January 17, 2014

Crocheted Ripple Baby Blanket

I love making things for other people, so I'll pretty much jump on any excuse to whip up a gift. A woman my husband works with recently had a baby, and I've been dying to crochet a baby blanket so I decided to make her one.

I spent some time looking at free crocheted baby blanket patterns on Ravelry, and I eventually settled this one, Neat Ripple Pattern. I had always wanted to make a ripple blanket, so it seemed perfect. I tried making one once but I was crocheting so tightly, it didn't have a nice drape, so I frogged it. I decided to try a ripple blanket again with the Neat Ripple pattern and a larger hook to help out with loosing up my stitches.

While looking through the projects shared for the pattern on Ravelry, I was inspired by one that had a neat color change pattern. I had my husband help me choose four yarn colors to use, and I got to work. It took me a lot longer to finish the blanket that I thought it would, about three weeks. To be fair, I didn't work on it many of the days I counted, but it still felt like it took forever. Once you've crocheted up a few rows, you can work without looking back at the pattern easily. Weaving in the ends took forever, but I think I finally did that part right this time!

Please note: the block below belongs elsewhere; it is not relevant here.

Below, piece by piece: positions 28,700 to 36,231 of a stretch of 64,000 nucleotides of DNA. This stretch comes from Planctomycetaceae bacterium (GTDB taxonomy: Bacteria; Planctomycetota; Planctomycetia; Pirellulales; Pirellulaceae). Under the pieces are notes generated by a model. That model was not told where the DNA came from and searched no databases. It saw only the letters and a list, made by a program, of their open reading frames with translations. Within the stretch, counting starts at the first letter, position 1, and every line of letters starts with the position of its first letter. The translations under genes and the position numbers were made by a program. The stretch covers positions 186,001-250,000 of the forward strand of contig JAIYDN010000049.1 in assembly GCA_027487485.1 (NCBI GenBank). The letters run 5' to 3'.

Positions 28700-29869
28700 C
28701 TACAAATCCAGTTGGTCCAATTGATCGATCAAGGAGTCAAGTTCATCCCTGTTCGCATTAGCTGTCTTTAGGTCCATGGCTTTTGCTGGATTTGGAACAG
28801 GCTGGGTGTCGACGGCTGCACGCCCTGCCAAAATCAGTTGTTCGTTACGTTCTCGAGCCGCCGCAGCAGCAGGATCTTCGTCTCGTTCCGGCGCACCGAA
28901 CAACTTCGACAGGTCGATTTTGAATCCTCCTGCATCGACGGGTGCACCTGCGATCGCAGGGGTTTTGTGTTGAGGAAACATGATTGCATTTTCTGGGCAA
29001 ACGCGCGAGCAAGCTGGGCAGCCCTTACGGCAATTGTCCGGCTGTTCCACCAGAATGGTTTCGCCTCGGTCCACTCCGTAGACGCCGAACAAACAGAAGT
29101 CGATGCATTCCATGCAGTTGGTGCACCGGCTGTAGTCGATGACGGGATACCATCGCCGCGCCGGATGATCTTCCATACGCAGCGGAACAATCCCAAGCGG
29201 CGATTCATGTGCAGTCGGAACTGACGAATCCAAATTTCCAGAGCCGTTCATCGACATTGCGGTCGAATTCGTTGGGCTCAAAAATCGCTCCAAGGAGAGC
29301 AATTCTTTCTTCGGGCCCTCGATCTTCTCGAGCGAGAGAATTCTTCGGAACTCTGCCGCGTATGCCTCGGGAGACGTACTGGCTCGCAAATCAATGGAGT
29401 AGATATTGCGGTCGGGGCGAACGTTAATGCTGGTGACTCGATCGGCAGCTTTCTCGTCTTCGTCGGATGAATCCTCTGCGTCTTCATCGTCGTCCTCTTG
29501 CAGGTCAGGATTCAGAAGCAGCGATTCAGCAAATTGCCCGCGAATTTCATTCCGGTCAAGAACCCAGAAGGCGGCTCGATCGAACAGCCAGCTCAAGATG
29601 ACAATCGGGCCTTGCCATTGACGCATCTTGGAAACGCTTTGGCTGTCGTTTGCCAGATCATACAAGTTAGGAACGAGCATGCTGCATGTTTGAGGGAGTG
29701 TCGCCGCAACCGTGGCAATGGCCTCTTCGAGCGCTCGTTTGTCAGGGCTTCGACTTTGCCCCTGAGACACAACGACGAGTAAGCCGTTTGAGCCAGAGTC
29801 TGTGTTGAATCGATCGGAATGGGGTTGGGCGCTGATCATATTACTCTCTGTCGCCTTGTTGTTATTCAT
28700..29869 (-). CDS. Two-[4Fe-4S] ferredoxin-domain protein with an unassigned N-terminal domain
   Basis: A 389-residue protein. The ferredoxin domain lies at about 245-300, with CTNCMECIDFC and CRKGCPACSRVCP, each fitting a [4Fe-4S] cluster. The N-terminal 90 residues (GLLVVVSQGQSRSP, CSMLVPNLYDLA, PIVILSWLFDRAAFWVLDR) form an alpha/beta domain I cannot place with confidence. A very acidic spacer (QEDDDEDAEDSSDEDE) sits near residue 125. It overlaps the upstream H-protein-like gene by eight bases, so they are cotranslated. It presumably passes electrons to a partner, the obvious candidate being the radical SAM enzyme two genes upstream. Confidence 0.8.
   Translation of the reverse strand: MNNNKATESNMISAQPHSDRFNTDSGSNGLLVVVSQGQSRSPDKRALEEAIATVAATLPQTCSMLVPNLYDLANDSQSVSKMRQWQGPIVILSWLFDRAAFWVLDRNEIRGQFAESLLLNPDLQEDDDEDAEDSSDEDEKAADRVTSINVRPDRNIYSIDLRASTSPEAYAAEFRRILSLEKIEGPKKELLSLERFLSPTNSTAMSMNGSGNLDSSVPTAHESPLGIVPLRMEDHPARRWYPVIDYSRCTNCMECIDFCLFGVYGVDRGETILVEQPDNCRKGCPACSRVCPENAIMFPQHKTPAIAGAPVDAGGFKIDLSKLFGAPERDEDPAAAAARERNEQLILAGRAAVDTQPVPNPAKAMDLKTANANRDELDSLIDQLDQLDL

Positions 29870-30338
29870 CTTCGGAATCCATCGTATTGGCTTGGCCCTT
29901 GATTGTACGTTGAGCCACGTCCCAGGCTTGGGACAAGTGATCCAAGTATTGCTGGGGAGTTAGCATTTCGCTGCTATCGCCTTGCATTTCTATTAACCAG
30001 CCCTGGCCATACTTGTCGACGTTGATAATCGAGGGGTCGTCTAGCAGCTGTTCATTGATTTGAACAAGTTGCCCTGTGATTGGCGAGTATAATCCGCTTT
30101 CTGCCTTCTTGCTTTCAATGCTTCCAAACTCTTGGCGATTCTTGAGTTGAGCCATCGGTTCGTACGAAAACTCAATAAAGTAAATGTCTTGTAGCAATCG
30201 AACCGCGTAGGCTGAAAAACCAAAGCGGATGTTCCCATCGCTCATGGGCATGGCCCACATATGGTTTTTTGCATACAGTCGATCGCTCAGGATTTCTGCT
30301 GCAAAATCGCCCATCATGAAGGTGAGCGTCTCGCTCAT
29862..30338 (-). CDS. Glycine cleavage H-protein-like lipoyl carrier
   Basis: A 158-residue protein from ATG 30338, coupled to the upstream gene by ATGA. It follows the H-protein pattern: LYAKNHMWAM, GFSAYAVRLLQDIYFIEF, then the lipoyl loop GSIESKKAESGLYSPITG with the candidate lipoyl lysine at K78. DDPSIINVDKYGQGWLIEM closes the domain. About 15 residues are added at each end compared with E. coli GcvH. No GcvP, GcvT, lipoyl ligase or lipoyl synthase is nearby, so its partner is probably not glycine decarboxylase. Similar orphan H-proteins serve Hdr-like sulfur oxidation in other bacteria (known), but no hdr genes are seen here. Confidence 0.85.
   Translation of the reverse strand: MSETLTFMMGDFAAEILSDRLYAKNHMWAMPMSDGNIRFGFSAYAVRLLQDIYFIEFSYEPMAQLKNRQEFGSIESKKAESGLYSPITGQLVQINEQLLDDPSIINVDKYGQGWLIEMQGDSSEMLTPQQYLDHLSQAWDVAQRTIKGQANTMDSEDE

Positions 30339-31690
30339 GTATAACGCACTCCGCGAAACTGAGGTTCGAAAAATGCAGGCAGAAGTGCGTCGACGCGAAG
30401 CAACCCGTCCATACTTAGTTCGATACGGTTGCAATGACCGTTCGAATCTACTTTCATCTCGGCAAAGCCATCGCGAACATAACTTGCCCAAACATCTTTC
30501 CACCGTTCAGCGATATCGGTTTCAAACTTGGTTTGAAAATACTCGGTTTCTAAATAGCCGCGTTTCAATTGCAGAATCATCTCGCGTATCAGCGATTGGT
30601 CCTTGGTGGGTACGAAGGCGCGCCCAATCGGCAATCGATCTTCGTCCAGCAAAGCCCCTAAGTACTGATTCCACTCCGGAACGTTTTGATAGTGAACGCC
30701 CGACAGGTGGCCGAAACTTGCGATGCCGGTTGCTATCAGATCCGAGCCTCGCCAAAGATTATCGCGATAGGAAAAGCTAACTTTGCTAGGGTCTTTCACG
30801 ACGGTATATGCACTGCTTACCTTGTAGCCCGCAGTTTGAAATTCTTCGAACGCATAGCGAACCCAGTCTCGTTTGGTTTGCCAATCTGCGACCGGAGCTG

There are more babies expected in the near future (including one of my own), so I'll probably make a few more of these this year.

January 12, 2014

Basic Popovers

I shared my basic popover recipe on my old, defunct blog about trying to become a good cook. Since I count cooking and baking as creating and "food crafting," I like to share my favorite recipes here too. I love making popovers on the weekend, and I don't do it as much as I should. A month or two will go by, and I'll think, "Hey. I haven't made popovers in a while!"